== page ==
For images of Top Thrill Dragster, click here.

    Practically every roller coaster enthusiast followed the construction of what would end up being the tallest, fastest roller coaster in the world: Cedar Point's Top Thrill Dragster.  At the end of the 2002 season, a gigantic tower of yellow supports and some maroon and white track started climbing skyward.  It was big, but I didn't know it was going to be this big.

    Cedar Point finally announced the ride in early January, quite a while after the structure had been topped off.  It towered over Millennium Force.  The specs were released.  420 feet tall, 120 mile per hour launch in under four seconds.  I don't think words can describe how excited I was that I was going to get to ride this.

    My first day at Cedar Point lead me to process in to begin work.  I went on a park tour, took some quizzes and various other forms of training.  I went through training easily while one thought lingered in the back of my mind: "Tallest, fastest coaster in the world."  And it was right next to me the whole time.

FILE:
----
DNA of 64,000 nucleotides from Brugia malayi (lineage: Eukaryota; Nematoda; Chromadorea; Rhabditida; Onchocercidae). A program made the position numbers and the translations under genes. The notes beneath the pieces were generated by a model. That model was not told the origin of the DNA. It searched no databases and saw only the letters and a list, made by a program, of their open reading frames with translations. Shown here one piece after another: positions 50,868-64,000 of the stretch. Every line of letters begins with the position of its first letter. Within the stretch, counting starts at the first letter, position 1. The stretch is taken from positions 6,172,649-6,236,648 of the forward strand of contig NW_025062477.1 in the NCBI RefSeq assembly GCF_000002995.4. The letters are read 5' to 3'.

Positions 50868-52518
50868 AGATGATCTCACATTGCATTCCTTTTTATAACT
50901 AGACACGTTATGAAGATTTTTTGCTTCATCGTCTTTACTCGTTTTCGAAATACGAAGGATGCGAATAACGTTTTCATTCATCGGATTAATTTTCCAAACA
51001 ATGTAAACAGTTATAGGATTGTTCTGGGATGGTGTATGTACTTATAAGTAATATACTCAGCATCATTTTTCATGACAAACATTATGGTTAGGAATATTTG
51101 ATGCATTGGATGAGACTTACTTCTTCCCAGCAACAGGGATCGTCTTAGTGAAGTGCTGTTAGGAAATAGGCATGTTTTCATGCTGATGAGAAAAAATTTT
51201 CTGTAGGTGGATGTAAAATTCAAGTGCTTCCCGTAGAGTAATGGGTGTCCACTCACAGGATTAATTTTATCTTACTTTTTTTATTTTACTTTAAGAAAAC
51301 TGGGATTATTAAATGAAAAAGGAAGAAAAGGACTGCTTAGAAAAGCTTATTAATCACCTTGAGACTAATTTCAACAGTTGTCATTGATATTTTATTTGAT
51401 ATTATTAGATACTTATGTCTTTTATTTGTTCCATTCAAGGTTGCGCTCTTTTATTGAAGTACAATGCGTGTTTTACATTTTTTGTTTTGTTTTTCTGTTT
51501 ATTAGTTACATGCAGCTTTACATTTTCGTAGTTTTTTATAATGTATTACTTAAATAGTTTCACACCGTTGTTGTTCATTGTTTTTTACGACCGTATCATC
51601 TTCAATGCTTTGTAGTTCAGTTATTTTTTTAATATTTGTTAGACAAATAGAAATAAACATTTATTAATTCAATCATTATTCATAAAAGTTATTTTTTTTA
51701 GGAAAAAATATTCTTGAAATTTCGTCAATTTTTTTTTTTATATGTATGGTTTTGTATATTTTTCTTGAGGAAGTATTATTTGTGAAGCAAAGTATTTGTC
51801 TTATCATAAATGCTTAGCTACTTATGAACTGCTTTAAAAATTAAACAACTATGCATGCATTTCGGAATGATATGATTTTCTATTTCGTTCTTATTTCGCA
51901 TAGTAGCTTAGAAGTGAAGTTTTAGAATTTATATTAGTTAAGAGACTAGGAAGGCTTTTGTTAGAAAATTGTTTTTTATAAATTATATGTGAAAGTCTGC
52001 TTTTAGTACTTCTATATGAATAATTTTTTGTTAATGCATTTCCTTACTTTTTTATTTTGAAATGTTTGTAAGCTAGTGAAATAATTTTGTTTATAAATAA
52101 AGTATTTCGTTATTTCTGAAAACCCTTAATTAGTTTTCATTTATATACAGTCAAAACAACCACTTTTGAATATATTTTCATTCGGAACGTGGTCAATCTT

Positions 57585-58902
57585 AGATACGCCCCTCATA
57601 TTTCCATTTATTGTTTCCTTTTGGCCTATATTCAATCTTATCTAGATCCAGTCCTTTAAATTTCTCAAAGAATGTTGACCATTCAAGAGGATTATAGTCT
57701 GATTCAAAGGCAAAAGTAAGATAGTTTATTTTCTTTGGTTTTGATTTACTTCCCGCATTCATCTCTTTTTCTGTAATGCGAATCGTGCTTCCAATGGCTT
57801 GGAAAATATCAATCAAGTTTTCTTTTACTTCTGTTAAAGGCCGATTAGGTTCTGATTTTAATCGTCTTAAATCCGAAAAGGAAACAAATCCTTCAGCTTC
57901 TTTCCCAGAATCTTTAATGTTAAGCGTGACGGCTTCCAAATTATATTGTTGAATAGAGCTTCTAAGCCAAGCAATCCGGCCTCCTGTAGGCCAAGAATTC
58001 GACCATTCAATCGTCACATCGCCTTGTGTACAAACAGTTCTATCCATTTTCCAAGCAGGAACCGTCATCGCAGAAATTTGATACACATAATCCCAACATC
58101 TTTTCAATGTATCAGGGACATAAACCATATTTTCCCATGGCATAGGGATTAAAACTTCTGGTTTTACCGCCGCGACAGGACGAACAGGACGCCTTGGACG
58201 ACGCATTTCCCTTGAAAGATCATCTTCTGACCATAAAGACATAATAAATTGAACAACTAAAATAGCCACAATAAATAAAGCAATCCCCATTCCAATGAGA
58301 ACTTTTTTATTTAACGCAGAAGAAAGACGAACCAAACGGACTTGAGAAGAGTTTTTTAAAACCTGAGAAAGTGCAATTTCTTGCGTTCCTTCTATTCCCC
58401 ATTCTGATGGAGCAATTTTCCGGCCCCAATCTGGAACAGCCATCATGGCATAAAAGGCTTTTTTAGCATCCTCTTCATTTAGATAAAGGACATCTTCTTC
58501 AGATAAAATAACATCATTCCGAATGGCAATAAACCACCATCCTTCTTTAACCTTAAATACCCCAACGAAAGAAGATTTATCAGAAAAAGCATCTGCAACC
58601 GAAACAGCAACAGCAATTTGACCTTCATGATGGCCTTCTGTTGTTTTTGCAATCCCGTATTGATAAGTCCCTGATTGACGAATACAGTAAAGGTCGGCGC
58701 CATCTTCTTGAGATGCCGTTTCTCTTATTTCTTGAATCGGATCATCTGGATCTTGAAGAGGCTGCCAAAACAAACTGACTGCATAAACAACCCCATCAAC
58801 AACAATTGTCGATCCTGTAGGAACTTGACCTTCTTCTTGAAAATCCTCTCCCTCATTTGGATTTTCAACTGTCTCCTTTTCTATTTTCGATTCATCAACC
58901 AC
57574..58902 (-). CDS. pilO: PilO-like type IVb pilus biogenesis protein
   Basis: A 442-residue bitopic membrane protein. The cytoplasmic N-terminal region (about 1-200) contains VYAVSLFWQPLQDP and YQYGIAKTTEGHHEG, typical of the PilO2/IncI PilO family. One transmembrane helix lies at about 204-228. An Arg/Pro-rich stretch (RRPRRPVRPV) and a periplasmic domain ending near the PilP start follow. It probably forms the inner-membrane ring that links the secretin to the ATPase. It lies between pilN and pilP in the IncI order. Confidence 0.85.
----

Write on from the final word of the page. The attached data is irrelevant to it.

Top Thrill Dragster's height massacres everything else in the park.  It's 90 feet taller than the previous tallest ride there, Space Spiral.  It's over 100 feet taller than the previous tallest roller coaster on Earth!  Yeah.  It's gigantic.  And I was going to ride it.

    After I finished my pre-work stuff, I rode Raptor and Millennium Force.  My ultimate plan was to ride Top Thrill Dragster, so I headed over there with my two roommates.  When we arrived at the ride we saw quite the scene.  The cable that pulls the car that grabs the train and launches it was lying near the queue line.  It has broken!  No!  It would be a while before I finally got to ride it.

    The day finally came.

    Of course I waited for the front row.  This is what Top Thrill Dragster is all about.  I knew it before I rode it.  Come on.  You know a 120 mile-per-hour wind being blown directly in your face is going to be cool.

    I sat down in the seat and was greeted by a very, very open train.  These cars are slightly more open than Millennium Force's.  The front cars are the roomiest with a very low front and no grab bar, except on the lap bar!  The dragster look is very slick.  Too bad I missed the theming on the back of the trains by a day.